Mack Trucks is joining a parade of manufacturers conducting tests of battery-powered electric garbage trucks.
Mack unveiled its electric LR model at the Waste Expo this week in Las Vegas. The Volvo Group division makes robust off-highway trucks for extreme tasks that would break a typical truck.
The New York City Department of Sanitation is Mack’s biggest customer for garbage trucks.
It gets the first truck for testing next year.
“New York City is a world leader when it comes to testing the latest technologies to help us reduce our environmental footprint,” said Rocky DiRico, the city’s deputy sanitation commissioner.
Zero-emissions electricity is growing as an alternative to diesel in work trucks that run on repeated routes and return to a central depot. That allows an electric truck to recharge while parked. Frequent starts and stops in waste hauling make the most of regenerative braking, which recaptures energy as the vehicle slows and stores it in the battery. The quiet operation of an electric trash truck compared with a diesel counterpart also is good for nighttime use.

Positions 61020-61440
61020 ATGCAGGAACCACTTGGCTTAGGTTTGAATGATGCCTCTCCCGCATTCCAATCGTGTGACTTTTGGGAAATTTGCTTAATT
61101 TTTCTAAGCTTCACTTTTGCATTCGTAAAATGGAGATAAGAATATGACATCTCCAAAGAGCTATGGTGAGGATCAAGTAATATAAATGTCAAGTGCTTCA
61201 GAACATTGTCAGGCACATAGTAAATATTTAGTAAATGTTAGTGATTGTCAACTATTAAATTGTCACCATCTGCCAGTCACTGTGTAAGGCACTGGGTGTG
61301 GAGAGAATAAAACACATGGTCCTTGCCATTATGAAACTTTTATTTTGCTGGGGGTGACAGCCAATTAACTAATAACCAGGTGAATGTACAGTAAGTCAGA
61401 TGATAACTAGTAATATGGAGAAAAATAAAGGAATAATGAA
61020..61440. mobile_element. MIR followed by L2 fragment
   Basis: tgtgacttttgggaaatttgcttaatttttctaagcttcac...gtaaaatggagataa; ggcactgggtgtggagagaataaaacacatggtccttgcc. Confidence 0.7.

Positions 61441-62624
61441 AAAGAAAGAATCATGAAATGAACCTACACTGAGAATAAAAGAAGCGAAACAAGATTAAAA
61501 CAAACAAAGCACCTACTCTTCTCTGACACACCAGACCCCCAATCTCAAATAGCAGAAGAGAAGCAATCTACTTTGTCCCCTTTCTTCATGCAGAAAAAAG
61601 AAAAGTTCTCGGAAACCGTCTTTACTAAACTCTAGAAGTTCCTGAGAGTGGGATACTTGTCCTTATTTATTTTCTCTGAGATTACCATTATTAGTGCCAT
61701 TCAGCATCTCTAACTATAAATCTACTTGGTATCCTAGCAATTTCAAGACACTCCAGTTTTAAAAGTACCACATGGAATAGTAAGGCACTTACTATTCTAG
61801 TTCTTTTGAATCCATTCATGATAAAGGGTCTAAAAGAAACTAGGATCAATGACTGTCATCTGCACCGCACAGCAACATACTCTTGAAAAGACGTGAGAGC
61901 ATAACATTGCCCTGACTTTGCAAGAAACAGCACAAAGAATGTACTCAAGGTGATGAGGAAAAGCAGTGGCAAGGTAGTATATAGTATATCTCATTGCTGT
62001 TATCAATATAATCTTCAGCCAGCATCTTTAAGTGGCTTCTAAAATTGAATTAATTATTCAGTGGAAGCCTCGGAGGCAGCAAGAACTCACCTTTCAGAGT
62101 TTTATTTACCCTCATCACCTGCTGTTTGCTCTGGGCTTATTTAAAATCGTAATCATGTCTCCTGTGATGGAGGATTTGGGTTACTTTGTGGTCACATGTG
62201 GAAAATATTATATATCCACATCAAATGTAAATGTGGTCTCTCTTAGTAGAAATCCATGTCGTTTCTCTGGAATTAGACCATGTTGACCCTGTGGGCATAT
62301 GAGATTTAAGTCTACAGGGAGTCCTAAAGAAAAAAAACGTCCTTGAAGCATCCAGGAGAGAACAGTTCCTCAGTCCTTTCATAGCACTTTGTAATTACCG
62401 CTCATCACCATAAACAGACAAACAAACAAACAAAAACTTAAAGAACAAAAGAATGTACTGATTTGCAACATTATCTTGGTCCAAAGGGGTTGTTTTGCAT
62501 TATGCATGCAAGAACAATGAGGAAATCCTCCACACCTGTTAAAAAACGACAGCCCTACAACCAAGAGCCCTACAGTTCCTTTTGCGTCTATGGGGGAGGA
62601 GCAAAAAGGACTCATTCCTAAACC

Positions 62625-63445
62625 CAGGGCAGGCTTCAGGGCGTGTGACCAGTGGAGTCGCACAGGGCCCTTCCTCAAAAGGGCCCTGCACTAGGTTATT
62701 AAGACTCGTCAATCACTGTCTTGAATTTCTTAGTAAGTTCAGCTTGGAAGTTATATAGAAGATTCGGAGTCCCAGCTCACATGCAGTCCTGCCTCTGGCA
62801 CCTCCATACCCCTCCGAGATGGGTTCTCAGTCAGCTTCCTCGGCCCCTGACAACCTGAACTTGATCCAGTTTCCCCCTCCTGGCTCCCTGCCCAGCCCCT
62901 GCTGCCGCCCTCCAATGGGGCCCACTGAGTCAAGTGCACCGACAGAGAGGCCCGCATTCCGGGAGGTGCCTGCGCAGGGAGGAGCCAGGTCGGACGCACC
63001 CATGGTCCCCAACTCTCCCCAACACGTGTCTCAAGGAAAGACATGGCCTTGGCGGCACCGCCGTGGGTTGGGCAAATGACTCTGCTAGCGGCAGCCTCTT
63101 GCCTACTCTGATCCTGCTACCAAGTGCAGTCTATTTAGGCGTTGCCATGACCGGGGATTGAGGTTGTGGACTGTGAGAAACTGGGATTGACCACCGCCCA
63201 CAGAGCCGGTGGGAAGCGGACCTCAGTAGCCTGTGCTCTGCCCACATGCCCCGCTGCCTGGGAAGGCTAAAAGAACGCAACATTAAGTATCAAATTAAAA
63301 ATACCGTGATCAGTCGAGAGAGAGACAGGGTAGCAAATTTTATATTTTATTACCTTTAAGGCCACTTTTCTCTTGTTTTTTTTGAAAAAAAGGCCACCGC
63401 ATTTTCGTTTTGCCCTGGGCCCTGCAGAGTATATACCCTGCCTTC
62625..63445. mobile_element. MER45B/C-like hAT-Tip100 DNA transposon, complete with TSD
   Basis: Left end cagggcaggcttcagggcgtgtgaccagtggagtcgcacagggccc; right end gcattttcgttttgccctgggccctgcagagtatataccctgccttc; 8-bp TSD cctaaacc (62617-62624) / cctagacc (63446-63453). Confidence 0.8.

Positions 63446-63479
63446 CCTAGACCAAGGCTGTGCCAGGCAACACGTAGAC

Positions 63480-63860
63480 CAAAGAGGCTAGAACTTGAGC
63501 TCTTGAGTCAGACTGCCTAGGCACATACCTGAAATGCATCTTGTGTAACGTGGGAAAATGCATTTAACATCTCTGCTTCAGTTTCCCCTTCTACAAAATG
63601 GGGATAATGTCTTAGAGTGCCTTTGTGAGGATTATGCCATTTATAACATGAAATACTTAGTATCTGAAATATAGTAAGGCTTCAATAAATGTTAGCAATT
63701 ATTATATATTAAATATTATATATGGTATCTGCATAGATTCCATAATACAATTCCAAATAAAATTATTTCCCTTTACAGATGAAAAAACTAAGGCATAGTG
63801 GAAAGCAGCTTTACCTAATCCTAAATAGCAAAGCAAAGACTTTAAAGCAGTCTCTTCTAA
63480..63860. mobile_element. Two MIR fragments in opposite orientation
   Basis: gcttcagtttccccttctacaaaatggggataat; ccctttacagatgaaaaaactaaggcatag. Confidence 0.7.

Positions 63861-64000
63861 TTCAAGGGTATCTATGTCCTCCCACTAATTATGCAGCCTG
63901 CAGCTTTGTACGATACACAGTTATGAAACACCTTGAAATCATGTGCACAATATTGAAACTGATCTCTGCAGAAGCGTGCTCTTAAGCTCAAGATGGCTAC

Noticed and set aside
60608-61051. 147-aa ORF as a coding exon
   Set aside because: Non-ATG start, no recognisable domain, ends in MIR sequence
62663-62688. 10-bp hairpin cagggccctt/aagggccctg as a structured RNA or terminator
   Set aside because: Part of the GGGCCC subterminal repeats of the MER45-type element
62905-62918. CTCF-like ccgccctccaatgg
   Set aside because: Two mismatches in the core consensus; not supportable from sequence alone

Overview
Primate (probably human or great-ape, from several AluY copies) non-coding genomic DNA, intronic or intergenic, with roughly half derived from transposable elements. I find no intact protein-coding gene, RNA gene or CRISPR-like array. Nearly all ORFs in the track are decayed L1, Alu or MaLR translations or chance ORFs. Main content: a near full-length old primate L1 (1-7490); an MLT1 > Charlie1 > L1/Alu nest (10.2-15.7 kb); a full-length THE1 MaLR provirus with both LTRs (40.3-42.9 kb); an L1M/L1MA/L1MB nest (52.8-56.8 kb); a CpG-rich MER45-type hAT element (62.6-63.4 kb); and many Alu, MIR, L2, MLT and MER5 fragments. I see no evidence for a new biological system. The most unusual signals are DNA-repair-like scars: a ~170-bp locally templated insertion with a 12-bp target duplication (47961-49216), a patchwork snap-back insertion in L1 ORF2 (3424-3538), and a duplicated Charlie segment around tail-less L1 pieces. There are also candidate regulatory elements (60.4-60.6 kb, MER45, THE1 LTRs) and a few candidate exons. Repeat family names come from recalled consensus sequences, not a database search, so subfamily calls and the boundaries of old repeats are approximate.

“Garbage trucks are the perfect application for electrification,” said Antti Lindstrom, an analyst with IHS Markit.
The Mack LR integrated electric powertrain features two alternating-current 130 kW motors. They produce a combined 496 peak horsepower and 4,051 pound-feet of torque. Power is sent through a two-speed Mack Powershift transmission. Four lithium nickel manganese cobalt oxide batteries charge at up to 150 kW. Electricity also drives the truck’s hydraulic systems.
Other truck makers also are testing electric refuse haulers.
Volvo debuted two electric trucks, the FE Electric and FL Electric, in 2018. Renova in Hamburg, Germany, took the first FE Electric delivery in February. Peterbilt Motor Co., a division of Paccar Inc., unveiled a Class 8 heavy-duty garbage truck at the 2017 Waste Expo. Chinese automaker BYD has an order for 500 battery-powered waste haulers in Shenzhen, China.